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These Pulitzer Prize-winning stories represent the major short works of fiction by one of the most distinctively American stylists of her day.
In this study of Mahatma Gandhi, psychoanalyst Erik H. Erikson explores how Gandhi succeeded in mobilizing the Indian people both spiritually and politically as he became the revolutionary innovator of militant non-violence and India became the motherland of large-scale civil disobedience.
Huey Long (1893-1935) was one of the most extraordinary American politicians, simultaneously cursed as a dictator and applauded as a benefactor of the masses.
In these memoirs by the former Secretary of State, Dean Acheson sees himself as having been "present at the creation" of the American century. Acheson's policies were praised by many and damned by others, including Joseph McCarthy.
The magnificent Pulitzer Prize-winning novel of a stranger in his native land A young Native American, Abel has come home from a foreign war to find himself caught between two worlds.
At least until cloning becomes the order of the day, René Dubos contends that each human being is unique, unprecedented, unrepeatable. However today each person faces the critical danger of losing this very humanness to his mechanized surroundings.
October 21, 1967. Washington DC. Protesters are marching to end the war in Vietnam, Mailer among them. From his perception of the day comes a work that shatters traditional reportage.
The explosive 1967 Pulitzer Prize-winning novel, a gripping and unforgettable portrait of the leader of America's bloodiest slave revolt The Confessions of Nat Turner is William Styron's complex and richly drawn imagining of Nat Turner, the leader
The Story of Civilization, Volume X: winner of the Pulitzer Prize, a history of civilization in France, England, and Germany from 1756, and in the rest of Europe from 1715 to 1789.
The American diplomat's reflections of his years of government service provide insight into four decades of U.S. policy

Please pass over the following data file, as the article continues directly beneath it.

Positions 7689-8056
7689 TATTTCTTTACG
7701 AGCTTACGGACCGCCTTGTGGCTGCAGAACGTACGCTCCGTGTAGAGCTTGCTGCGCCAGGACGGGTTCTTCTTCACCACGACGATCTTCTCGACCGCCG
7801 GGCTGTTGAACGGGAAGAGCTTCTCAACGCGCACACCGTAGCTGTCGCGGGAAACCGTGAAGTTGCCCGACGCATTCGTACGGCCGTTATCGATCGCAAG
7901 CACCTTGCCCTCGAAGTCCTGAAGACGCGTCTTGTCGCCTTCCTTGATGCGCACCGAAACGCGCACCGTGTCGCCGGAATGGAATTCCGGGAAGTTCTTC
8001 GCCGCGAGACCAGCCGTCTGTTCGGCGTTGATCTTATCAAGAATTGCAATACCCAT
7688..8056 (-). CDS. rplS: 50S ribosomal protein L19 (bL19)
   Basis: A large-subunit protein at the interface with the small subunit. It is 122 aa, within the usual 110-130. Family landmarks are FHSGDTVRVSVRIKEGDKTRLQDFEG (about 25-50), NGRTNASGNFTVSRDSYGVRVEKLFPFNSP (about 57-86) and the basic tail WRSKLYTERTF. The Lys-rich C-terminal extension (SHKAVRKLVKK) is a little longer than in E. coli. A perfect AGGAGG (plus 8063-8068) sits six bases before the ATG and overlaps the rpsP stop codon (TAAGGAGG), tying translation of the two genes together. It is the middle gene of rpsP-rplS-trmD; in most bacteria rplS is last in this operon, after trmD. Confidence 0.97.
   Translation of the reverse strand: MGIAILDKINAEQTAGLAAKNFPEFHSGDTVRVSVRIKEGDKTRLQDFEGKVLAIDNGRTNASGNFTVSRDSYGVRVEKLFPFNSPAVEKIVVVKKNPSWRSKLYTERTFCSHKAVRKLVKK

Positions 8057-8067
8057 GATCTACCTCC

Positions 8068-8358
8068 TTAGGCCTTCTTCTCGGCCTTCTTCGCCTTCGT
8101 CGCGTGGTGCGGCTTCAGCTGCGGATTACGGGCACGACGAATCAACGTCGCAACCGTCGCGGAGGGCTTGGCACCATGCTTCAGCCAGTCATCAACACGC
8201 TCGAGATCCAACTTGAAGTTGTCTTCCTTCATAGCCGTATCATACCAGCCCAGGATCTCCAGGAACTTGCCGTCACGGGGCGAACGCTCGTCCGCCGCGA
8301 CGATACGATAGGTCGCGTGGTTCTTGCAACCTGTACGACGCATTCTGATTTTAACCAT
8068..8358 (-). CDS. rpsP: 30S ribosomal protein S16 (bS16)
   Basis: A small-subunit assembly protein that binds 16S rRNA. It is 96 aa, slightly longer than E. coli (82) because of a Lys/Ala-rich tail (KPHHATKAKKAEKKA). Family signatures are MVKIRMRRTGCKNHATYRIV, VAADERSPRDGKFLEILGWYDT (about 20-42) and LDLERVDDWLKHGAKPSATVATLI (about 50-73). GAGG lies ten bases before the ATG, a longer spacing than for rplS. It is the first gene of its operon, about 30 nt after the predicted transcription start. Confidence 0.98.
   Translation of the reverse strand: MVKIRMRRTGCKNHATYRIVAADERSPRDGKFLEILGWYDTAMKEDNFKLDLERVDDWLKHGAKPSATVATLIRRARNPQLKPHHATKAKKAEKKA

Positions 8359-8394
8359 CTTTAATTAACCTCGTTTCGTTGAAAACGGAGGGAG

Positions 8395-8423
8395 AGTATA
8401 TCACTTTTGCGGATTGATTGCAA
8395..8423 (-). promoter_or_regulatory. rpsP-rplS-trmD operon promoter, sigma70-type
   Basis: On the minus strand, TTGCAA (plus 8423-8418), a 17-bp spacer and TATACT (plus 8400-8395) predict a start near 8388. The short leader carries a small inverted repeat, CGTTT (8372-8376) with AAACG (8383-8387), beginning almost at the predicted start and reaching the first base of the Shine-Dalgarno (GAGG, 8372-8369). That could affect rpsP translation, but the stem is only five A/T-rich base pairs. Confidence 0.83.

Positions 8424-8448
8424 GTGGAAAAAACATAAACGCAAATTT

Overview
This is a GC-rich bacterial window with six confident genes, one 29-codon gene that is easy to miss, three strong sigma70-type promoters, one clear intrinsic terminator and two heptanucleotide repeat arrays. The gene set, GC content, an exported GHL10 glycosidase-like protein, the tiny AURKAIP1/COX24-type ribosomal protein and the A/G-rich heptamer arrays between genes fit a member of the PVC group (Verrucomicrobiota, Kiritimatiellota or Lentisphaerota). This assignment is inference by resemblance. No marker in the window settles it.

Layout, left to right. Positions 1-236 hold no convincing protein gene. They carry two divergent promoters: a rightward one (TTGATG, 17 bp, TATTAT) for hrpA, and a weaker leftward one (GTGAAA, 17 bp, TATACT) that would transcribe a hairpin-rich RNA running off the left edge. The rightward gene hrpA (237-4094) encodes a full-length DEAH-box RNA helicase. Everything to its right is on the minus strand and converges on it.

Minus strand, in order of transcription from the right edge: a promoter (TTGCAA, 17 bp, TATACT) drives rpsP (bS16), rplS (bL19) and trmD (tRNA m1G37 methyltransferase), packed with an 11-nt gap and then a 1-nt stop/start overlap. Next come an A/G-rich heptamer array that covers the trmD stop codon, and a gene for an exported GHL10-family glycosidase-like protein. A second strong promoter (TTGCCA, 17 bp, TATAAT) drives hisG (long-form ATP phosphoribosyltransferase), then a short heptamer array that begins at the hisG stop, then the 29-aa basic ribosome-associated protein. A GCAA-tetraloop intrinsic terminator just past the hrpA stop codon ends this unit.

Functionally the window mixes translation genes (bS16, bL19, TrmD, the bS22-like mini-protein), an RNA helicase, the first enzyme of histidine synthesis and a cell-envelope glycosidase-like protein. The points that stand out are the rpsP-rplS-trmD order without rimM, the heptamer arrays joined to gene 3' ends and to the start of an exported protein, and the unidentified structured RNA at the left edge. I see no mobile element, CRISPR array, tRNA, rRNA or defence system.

In this book, Bailyn discusses the intense, nation-wide debate on the ratification of the Constitution, stressing the continuities between that struggle over the foundations of the national government and the original principles of the Revolution.
Winner of the Pulitzer Prize and the National Book Award for Fiction, this magnificent novel is the story of an ordinary man accused of "ritual murder".
One of Edward Albee's most celebrated works, A Delicate Balance premiered on Broadway in 1966 and won the Pulitzer Prize for Drama in 1967, the first of three he has received for his work.
The Problem of Slavery in Western Cultureby Davis, David
Mark Twain, the American comic genius who portrayed, named, and in part exemplified America's "Gilded Age," comes alive -- a presence felt, an artist understood -- in Justin Kaplan's extraordinary biography.
Winner of the Pulitzer Prize: A gripping poetry collection mapping the thorny journey from madness to hope With her emotionally raw and deeply resonant third collection, Live or Die, Anne Sexton confirmed her place among the most celebrated poets of
Katherine Anne Porter is best known for her superb short stories. This volume brings together the collections Flowering Judas; Pale Horse, Pale Rider; and The Leaning Tower; as well as four stories not available elsewhere in book form.
Wandering Through Winterby Teale, Edwin Way
A novel that follows 7 generations of the Howland family and the community they build around themselves in rural Alabama.
Describes the discovery, the invention, the definition, and the self-realization of America, and the elusive sense of the wonder and excitement of the unveiling of a new world.
A book which throws light on many features of the American character.
One of Faulkner's comic masterpieces, The Reivers is a picaresque that tells of three unlikely car thieves from rural Mississippi.
In this landmark, Pulitzer Prize-winning account, renowned historian Barbara W. Tuchman re-creates the first month of World War I: thirty days in the summer of 1914 that determined the course of the conflict, the century, and ultimately our present world. Beginning with the funeral of Edward VII, Tuchman traces each step that led to the inevitable clash.
This is the one-volume edition of a famous biography of Henry James. Born in America, Henry James was educated both there and in Europe before settling in London, where he was to spend most of his life, in 1876. His novels represent the culmination of the 19th-century realist tradition of Austen, George Eliot, Flauberty and Balzac, and a decisive step towards the experimental modernism of Woolf and T.S. Eliot.